Q: My 13-year old daughter has been hanging out after school with friends at the local coffee shop. I’m concerned because I’ve heard that drinking coffee isn’t healthy for children and teens. After reading your recent article on the health benefits of coffee, I don’t know what to think. Could you weigh in on this? ~ Juanita, Montrose, CO
A: I’m glad you asked, Juanita. And the answer, of course, is everything in moderation. Too much coffee – at any age – is not a good thing, mainly because of the caffeine content. The FDA has determined that up to 400 mg of caffeine per day is fine for adults; unfortunately, it has set no specific guidelines for kids and teenagers. However, Health Canada has recommended no more than 2.5 mg/kg of body weight. So a teen who weighs in at 125 lbs, should not drink more than 140 mg of caffeine per day. To put that into perspective, here is the caffeine content in common beverages:
- Starbucks grande coffee – 330 mg
- Brewed coffee (8 oz) – 163 mg
- Red Bull – 80 mg
- Mountain Dew – 54 mg
- Iced Tea – 47 mg
- Pepsi – 38 mg
- Coca Cola – 34 mg
- Chocolate Milk – 5 mg
- 7-Up – 0 mg
Excess caffeine consumption can cause jitteriness and sleep deprivation – which obviously isn’t a good thing for kids or adults. But it can also lead to behavioral problems, hyperactivity, and difficulty in concentration with kids and teens. Also, coffee should definitely not be substituted for nutritionally healthier beverages such as milk and water. One other thing – because coffee is a diuretic and increases urination, this can lead to dehydration. Even worse, increased urination causes loss of calcium, which can lead to bone loss, since calcium is essential for bone growth. That old wives’ tale that coffee drinking will stunt one’s growth – well, maybe it’s not an old wives’ tale after all.
Forbidding your daughter from drinking coffee will only make her want to drink it more. My advice is that you encourage her to drink it, as well as all caffeinated, high-sugar beverages, only occasionally, in moderation – and not as substitutes for healthier beverages, especially water. You might even take it one step further and suggest that she and her friends take up active after school hobbies like intramural sports, biking, or even walking around the mall.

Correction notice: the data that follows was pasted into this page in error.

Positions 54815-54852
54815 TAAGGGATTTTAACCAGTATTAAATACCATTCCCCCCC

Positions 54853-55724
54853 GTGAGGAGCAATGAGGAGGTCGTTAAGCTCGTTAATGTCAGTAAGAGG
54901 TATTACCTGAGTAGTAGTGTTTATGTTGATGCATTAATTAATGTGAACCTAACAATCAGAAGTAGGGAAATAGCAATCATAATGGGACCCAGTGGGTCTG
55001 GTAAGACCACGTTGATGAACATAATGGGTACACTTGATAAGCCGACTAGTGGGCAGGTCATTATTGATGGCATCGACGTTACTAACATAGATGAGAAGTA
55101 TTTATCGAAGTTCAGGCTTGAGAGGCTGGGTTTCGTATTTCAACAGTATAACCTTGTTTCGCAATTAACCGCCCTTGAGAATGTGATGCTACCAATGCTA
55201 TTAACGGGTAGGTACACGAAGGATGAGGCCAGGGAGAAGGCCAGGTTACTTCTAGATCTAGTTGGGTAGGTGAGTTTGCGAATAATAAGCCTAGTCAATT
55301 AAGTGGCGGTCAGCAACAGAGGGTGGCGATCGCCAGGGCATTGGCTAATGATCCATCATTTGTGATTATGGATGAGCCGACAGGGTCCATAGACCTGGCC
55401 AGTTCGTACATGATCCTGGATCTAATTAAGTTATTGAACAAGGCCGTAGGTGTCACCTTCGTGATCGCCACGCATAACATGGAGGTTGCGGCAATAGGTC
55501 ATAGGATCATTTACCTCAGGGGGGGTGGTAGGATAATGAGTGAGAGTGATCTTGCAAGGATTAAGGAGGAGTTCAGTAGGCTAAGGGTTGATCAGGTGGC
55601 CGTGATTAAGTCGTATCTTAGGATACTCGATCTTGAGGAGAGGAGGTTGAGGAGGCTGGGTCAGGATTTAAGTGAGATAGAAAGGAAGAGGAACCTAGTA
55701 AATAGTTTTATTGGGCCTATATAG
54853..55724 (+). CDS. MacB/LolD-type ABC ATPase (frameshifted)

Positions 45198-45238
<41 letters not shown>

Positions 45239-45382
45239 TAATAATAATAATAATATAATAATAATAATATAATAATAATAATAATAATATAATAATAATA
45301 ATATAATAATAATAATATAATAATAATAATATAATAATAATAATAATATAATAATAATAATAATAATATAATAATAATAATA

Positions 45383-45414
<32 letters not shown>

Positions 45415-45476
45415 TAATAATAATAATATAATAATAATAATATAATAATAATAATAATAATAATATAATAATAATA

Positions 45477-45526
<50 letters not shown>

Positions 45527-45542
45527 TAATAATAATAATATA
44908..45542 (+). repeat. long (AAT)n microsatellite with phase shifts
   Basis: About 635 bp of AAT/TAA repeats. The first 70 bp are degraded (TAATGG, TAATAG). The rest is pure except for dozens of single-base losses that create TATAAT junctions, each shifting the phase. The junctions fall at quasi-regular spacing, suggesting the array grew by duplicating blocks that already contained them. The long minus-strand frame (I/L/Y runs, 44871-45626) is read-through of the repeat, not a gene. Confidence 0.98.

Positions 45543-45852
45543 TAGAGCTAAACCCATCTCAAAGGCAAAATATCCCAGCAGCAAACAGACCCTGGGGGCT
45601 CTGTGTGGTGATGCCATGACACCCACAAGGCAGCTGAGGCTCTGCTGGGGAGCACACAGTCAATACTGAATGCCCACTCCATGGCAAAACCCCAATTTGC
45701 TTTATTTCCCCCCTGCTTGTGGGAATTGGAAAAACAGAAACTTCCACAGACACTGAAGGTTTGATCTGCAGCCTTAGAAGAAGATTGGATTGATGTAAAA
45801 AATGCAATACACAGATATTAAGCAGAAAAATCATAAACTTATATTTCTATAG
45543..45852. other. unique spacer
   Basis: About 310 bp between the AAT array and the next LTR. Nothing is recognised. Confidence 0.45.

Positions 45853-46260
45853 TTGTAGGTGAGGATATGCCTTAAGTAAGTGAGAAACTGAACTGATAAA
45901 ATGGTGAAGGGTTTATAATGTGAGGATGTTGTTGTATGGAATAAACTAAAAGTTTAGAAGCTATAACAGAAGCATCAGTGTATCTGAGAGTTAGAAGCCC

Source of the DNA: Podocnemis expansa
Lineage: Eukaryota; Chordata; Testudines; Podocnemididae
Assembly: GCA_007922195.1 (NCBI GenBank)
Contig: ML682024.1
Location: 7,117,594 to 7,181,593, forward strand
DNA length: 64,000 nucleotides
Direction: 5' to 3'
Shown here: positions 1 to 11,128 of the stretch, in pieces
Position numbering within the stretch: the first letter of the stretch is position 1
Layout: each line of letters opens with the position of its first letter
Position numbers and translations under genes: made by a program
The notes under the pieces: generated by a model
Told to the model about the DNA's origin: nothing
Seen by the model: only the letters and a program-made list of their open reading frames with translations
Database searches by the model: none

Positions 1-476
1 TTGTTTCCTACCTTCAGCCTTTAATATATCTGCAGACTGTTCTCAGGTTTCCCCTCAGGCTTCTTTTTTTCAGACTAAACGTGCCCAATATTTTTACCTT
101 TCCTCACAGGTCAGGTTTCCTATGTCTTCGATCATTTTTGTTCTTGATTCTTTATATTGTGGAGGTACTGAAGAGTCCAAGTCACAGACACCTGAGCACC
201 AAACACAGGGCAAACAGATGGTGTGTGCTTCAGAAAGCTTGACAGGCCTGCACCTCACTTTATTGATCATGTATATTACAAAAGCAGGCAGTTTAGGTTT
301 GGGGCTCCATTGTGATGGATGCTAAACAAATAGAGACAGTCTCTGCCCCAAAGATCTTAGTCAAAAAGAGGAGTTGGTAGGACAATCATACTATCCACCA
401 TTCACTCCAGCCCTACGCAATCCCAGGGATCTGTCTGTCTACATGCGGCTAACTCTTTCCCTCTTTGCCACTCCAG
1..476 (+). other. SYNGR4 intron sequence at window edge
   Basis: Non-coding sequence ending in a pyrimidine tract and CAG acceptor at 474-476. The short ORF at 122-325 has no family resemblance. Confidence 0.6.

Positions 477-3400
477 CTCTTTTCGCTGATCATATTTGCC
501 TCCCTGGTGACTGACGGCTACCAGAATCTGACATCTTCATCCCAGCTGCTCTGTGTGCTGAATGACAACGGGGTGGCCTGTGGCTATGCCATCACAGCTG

Today was National Coffee Day. Actually, I celebrate national coffee day every day – but yesterday I enjoyed a whole lot of company in that commemoration. In fact, some 54% of the population in the United States drinks coffee on a daily basis. Lucky for all of us – half a dozen coffee joints from McDonalds to Dunkin’ Donuts distributed free cups of coffee to anyone who asked. And since there’s been a bit of buzz lately about the assorted health benefits of coffee, I decided to pack up my iPad and do some research while enjoying various and sundry free cups of jo all over town.
One of my first surprises lay in the discovery that coffee is actually a fruit. Specifically, the coffee bean is extracted from the cherry fruit. Who knew? And interestingly enough, the longer coffee is roasted, the weaker is the strength and impact of its caffeine, so that darker roasts deliver less caffeine than lighter roasts. I love the lighter roasts, which just might explain why I come across as being somewhat hyper.
Okay, very hyper.
During the 17th century in England, coffee houses were known as “penny universities” where a cup of coffee cost a penny and engaging conversation was held. Come to think of it, this might be where the expression “a penny for your thoughts” originated.
Coffee itself, before all the cream and sugar are added, boasts some surprising health benefits:
- The smell of coffee alone provides an olfactory-approved aromatherapy.
- Folks who drink 4-cups of coffee a day are less likely to have health issues such as certain cancers, stokes, type 2 diabetes, cardiovascular disease, Parkinson’s disease and dementia.
- The caffeine in coffee, when not ingested in high quantities, can be quite beneficial to some. However, decaf may be healthier for those who need to watch their caffeine intake because it raises blood pressure and epinephrine known as adrenaline.
- Coffee is rich in magnesium and chromium, which help the body regulate insulin.
- Studies have shown that drinking coffee can reduce the severity of symptoms in people who suffer from poor eyesight and tinnitus.
- Coffee drinkers report experiencing improved mental acuity, and thus, improved performance at work, school or sports.
- Drinking coffee is a very social and calming activity for some and therefore throwing down a cup or two opens the door to conversation and relaxation. For many, day without coffee is a day without sunshine.
- Coffee aids “” Drinking coffee seems to stimulate the muscles of one’s colon.
Are there any negatives to drinking coffee? Well, if you’re drinking coffee in public, make sure you know where the restrooms are. Coffee is very effective as a diuretic. Coffee also contains acids which can irritate the lining of the stomach, therefore causing upset – so, know your limits. Finally, adding the “extras” (i.e., creams, sugars) into your coffee rings up quite the caloric punch, so beware!